SpanBERT
SpanBERT is a model created by Facebook AI and Allen Institute in January 2019 and published in this paper “SpanBERT: Improving Pretraining by Representing and Predicting Spans”. SpanBERT is just an extension to BERT where it better represents and predict continuous random spans of text, rather than random tokens. This is crucial since many NLP tasks involve spans of text rather than single tokens. SpanBERT is different from BERT in both the masking scheme and the training objectives:

Span Masking:
SpanBERT masks random contiguous spans, rather than random individual tokens which forces the model to predict entire spans solely using the context in which they appear. 
SBO:
SpanBERT uses a novel spanboundary objective (SBO) so the model learns to predict the entire masked span from the observed tokens at its boundary which encourages the model to store this spanlevel information at the boundary tokens, which can be easily accessed during the finetuning stage. 
No NSP:
SpanBERT doesn’t use the NSP objective unlike BERT.
Span Masking
Given a sequence of tokens X, they selected a subset of tokens by iteratively sampling spans of text until the masking budget (e.g. 15% of X) has been spent. And they following the following steps when masking a subset of tokens:
 They randomly sample a span length (number of words) from a geometric distribution $\ell \sim Geo(p) = p.\left( 1  p \right)^{n  1}$ where $p = 0.2$ and $\ell_{\max} = 10$ which is skewed towards shorter spans as shown in the following figure. :

Then, they randomly select the starting point for the span to be masked from a uniform distribution. They always sample a sequence of complete words (instead of subword tokens) and the starting point must be the beginning of one word.

As in BERT, they also masked 15% of the tokens in total: replacing 80% of the masked tokens with [MASK], 10% with random tokens and 10% with the original tokens.
SBO
Span selection models typically create a fixedlength representation of a span using its boundary tokens (start and end). To support such models, we would ideally like the representations for the end of the span to summarize as much of the internal span content as possible. We do so by introducing a Span Boundary Objective (SBO) that involves predicting each token of a masked span using only the representations of the observed tokens at the boundaries.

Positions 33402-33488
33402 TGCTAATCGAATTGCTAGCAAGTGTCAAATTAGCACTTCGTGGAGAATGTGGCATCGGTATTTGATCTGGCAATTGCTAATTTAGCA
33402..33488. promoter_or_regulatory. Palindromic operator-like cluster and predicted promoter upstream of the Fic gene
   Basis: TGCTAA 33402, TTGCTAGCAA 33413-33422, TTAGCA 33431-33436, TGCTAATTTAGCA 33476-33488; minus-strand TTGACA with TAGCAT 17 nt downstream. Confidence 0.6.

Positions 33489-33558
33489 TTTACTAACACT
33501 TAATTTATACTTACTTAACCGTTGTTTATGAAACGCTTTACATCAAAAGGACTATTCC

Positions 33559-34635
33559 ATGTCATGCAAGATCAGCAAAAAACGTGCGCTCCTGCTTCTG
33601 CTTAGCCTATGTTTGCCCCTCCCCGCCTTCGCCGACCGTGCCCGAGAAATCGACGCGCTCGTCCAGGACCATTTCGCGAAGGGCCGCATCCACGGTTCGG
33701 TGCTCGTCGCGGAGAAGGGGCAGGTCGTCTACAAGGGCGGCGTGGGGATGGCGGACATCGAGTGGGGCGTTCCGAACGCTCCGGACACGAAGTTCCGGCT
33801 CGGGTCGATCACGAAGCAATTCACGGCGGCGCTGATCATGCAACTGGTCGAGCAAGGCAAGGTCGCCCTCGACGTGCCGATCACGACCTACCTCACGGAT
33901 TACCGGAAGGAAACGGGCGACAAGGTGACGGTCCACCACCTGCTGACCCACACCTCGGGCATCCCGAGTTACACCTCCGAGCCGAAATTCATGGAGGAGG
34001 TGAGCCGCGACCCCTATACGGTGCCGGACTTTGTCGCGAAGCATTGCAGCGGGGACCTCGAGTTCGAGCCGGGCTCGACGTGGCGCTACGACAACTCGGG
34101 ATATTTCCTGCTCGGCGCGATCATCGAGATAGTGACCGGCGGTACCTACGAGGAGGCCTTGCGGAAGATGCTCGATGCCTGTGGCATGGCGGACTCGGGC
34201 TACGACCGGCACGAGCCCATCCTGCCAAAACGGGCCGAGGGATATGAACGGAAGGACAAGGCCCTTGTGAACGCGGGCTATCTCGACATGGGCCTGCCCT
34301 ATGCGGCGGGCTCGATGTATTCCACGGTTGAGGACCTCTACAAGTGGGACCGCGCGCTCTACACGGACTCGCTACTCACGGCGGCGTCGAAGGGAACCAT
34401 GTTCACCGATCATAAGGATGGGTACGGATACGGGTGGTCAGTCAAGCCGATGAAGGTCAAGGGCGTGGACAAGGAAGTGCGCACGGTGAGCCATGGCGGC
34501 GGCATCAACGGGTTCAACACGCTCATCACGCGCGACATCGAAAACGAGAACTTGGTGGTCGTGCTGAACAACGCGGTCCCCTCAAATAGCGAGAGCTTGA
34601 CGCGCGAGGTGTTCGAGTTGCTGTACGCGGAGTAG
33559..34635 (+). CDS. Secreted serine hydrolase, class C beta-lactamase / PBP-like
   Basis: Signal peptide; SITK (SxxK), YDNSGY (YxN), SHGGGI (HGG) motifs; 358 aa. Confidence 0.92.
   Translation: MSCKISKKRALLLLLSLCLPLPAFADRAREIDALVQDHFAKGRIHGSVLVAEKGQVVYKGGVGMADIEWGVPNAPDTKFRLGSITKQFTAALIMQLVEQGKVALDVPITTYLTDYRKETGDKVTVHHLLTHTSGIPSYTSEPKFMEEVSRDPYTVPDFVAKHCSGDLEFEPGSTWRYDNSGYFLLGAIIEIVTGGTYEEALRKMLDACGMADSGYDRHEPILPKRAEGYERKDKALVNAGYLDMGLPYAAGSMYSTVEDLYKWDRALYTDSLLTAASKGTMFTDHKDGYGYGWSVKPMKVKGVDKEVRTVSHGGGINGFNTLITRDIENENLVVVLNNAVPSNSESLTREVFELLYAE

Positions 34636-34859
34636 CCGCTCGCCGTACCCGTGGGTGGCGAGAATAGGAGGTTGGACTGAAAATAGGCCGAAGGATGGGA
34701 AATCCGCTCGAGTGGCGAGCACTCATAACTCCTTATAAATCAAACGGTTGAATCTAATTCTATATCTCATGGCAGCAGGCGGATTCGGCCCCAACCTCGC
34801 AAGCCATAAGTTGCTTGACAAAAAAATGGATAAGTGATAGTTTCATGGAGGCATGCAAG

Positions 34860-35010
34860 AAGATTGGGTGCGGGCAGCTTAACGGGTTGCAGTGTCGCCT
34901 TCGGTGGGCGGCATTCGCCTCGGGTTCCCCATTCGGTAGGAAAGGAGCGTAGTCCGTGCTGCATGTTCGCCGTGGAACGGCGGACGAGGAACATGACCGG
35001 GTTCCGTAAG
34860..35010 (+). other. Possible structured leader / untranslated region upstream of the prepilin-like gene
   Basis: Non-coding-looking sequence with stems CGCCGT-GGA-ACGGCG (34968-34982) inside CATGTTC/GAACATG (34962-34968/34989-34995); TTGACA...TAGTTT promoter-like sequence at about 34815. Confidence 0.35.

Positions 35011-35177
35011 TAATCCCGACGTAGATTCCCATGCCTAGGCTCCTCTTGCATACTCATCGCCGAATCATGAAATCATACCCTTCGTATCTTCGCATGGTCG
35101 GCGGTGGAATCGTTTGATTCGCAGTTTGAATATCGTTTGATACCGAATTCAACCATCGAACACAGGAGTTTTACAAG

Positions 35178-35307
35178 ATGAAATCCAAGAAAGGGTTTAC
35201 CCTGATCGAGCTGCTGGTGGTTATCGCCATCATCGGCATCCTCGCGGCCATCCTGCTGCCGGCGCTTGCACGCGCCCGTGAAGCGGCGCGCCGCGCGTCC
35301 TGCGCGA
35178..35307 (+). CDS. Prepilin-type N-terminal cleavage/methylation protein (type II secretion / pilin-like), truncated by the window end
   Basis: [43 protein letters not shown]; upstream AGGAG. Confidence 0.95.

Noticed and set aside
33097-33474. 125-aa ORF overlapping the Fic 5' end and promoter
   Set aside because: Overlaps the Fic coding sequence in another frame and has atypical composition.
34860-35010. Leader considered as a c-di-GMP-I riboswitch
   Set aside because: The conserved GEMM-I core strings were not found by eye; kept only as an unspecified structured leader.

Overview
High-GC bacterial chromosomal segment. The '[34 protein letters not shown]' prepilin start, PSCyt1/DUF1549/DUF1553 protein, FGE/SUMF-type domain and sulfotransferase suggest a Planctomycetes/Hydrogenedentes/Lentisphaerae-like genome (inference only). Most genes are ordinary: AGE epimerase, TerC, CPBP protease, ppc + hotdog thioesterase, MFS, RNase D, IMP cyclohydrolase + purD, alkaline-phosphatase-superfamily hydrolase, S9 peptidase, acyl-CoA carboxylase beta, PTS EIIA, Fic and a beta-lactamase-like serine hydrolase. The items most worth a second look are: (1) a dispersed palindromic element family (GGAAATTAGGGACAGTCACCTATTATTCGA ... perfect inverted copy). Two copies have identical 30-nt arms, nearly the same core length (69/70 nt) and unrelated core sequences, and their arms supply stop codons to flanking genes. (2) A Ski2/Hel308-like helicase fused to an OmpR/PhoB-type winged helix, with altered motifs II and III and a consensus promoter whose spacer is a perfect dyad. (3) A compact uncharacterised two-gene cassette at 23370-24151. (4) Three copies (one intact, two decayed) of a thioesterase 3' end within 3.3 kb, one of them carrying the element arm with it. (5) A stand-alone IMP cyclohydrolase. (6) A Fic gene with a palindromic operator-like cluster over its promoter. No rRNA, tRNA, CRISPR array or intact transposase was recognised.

Formally, they calculated the SBO loss function by following these steps:

Given an input sequence of $X = x_{1},\ …,\ x_{n}$ and a masked span of tokens $\left( x_{s},…,\ x_{e} \right) \in Y\ $, where $\left( s,\ e \right)$ indicates its start and end positions respectively.

They represented each token $x_{i}$ in the span using the output encodings of the external boundary tokens $x_{s  1}$ and $x_{e + 1}$, as well as the position embedding of the target token $p_{i  s + 1}$:
 Then, they implemented the representation function as a 2layer feedforward network with GeLU activations and layer normalization
 Finally, they used the vector representation $y_{i}$ to predict the token $x_{i}$ and compute the crossentropy loss exactly like the MLM objective.
For example, given the following sequence “Super Bowl 50 was an American football game to determine the champion” where the span “an American football game” is masked. The span boundary objective (SBO) uses the output representations of the boundary tokens, x4 and x9 (in blue), to predict each token in the masked span.
The equation shows the MLM and SBO loss terms for predicting the token, football (in pink), which as marked by the position embedding $p_{3}$, is the third token from $x_{4}$.
\[\mathcal{L}\left( \text{football} \right) = \mathcal{L}_{\text{MLM}}\left( \text{football} \right) + \mathcal{L}_{\text{SBO}}\left( \text{football} \right) =  log\ P\left( \text{football} \middle \ x_{7} \right)  log\ P\left( \text{football} \middle \ x_{4},x_{9},p_{3} \right)\]